But is this a good idea or just another dangerous path anyone shouldn’t consider treading? Some may quip. Well, I’d say the perfect answer to that is both a Yes and a NO. Taking personal loans to tackle your debt is as much a logical and excellent decision as it is a dangerous move too. If carefully adopted, personal loans can help you reach your debt-free goals without necessarily feeling the heat of being in debt, but if wrongly adopted, it could signal the start of a financial disaster, as you'll not only have to contend with the burdens of your existing debt, but also with that of the new debt. This then brings us to the question of the day: when is it logical to use personal loans to clear debt? To discover the answer to that, please sit tight and check out the next frame.
When is a personal loan a good idea for your debt-free goals?
When you can qualify for a lower interest rate
Think about it, does it make sense taking a personal loan whose interest rate is as high as those of the debts you’re trying to pay off? Of course not! If you’re trying to use personal loans to get out of debt, then you need to make sure that you’re getting a loan that comes with a lower interest rate. Unfortunately, when you have existing debt obligations you’re still fulfilling, it can be pretty difficult landing yourself these kinds of loans anywhere. But if you’ve got a decent debt history, coupled with a healthy credit score and report, then there is a high chance that you can still qualify for a personal loan with a lower interest rate. By and large, a personal loan will represent a good idea for your debt-free goals if and only if you're certain that you can lay your hands on a cheaper loan deal.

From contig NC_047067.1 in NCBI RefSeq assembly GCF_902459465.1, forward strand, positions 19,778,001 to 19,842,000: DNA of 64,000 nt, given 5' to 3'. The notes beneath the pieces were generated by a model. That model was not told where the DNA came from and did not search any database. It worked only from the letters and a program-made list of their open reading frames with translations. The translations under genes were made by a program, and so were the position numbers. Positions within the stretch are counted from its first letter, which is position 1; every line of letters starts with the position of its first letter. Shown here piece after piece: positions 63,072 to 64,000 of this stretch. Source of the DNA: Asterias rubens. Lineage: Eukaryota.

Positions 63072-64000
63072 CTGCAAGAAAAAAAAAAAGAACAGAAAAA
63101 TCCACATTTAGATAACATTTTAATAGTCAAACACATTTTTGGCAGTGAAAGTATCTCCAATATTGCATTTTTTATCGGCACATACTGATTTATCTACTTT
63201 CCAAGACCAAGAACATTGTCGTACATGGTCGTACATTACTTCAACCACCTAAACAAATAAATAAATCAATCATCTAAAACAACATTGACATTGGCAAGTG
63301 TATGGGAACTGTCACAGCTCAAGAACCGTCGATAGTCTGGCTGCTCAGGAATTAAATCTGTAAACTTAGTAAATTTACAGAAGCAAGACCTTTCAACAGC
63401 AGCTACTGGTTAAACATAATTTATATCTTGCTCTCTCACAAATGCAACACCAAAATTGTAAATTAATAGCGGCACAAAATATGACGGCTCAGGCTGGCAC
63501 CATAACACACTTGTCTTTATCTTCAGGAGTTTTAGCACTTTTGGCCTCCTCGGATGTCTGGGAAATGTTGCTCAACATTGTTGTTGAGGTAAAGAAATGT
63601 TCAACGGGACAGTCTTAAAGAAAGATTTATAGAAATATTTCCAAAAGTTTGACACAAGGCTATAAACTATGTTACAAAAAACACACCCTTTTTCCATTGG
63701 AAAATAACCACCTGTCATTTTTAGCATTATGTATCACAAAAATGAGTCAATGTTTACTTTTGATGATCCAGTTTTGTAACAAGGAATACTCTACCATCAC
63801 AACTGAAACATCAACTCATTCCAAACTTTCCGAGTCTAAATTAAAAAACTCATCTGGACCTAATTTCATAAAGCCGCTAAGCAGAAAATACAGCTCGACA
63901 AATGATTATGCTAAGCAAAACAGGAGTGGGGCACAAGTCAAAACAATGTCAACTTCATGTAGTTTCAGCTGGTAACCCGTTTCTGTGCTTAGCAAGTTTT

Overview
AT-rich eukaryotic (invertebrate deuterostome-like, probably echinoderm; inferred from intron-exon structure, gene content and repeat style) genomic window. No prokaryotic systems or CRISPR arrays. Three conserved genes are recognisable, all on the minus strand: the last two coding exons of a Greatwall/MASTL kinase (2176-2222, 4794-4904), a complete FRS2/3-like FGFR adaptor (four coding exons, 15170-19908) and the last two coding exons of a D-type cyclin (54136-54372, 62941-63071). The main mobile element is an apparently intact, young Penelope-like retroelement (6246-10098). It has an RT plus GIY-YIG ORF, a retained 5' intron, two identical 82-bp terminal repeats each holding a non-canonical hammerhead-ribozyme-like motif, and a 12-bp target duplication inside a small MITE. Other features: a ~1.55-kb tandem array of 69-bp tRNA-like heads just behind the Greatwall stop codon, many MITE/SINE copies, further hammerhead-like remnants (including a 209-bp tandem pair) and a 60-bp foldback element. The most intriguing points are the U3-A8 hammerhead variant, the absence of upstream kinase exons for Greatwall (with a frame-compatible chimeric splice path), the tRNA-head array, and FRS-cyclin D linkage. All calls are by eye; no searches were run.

When it allows you to consolidate your debts into one payment
Allow me to break this to you - if you've taken or planned on taking a personal loan just so you can clear one, or some, of your debts, then it's going to take forever for you to reach your debt-free goal. Why? Well, the reason isn't farfetched; your approach is pretty flawed. Instead of digging yourself out of debt, you're simply replacing one debt with another. My point being? If you’re trying to use personal loans to get out of debt, then you need to make sure that the loan you're taking is not only coming with a lower interest rate, but it is also sufficient enough to consolidate your debts into one payment. That way, you'll be able to focus on just one debt payment every month. Your efforts to become debt-free will only come to fruition if you're able to reduce the amount of interest you're paying on all your debts, and the best way to ensure that is by settling all existing debts with a singular payment that has a lower interest rate.
When you have the opportunity for renegotiation
Another instance where a personal loan represents a good idea for your debt-free goals is in the event of debt negotiation. Thanks to the establishment of schemes like the Individual Voluntary Arrangement (IVA), debtors have been able to spread their debt payments over a longer period and at a much more comfortable rate. With the help of an insolvency practitioner, you can negotiate a new debt term with your creditors, thereby affording you the time and space you need to pay off your debt. Once the creditor agrees to your terms, you can then take out a personal loan to pay off the agreed amount, with the hope of writing the remaining part of your debt off with an IVA.
When you can secure a lower monthly payment
If I may ask you, why do you think debtors sometimes default on their monthly debt obligations? Well, the reason is that they are unable to raise enough funds to meet the monthly demands of their debt. Simply put, they don’t have enough cash to make minimum payments monthly. Now, when you’re trying to use personal loans to get out of debt, do you think it makes sense going for a loan whose monthly payment is as high or higher than what you were struggling to pay over your existing debts before? No, it doesn't make sense. Hence, personal loans will only be a good idea for your debt-free goals if it guarantees a lower monthly payment, even though it will inevitably lead to a longer debt term.